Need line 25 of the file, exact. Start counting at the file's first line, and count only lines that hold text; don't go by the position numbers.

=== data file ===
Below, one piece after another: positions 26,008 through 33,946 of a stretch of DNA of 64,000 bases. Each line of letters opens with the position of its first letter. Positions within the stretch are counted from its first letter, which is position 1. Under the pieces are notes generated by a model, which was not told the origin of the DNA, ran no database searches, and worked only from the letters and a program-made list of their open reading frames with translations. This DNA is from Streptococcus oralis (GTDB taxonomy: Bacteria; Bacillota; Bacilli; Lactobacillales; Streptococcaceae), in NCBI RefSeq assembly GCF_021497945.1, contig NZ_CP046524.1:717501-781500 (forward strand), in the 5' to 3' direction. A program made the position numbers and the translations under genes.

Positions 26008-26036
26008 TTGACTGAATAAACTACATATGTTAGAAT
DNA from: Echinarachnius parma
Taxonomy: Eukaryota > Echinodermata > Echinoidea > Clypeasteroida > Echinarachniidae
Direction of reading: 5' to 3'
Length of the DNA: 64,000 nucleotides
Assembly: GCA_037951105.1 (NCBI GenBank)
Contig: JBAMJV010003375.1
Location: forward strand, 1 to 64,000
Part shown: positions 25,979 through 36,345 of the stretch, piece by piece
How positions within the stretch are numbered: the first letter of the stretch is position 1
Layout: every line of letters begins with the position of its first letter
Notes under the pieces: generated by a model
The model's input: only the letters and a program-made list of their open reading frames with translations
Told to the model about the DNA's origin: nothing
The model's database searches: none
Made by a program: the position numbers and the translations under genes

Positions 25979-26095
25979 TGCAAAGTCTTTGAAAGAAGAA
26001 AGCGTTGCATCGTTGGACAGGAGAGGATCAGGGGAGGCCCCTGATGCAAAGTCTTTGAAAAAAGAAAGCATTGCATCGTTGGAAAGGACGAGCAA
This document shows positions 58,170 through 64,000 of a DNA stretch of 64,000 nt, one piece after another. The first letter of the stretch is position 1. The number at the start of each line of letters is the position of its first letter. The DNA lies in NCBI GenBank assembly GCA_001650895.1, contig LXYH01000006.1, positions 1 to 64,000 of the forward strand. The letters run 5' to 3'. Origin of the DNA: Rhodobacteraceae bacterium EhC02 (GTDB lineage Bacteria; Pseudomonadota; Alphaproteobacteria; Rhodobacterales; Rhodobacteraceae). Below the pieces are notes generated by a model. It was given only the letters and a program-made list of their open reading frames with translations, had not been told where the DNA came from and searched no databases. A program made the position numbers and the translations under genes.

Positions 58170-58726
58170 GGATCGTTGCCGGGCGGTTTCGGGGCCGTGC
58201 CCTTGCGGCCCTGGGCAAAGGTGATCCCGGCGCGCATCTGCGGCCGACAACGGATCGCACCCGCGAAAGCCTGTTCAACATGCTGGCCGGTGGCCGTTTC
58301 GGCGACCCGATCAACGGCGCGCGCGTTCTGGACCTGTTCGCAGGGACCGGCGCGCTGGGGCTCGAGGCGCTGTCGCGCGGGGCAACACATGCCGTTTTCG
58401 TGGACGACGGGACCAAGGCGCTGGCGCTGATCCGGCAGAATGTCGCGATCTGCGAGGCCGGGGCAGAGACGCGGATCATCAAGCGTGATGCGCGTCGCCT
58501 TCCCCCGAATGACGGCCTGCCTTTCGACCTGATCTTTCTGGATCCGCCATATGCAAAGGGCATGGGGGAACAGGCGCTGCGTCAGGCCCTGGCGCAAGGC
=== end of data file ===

58201 CCTTGCGGCCCTGGGCAAAGGTGATCCCGGCGCGCATCTGCGGCCGACAACGGATCGCACCCGCGAAAGCCTGTTCAACATGCTGGCCGGTGGCCGTTTC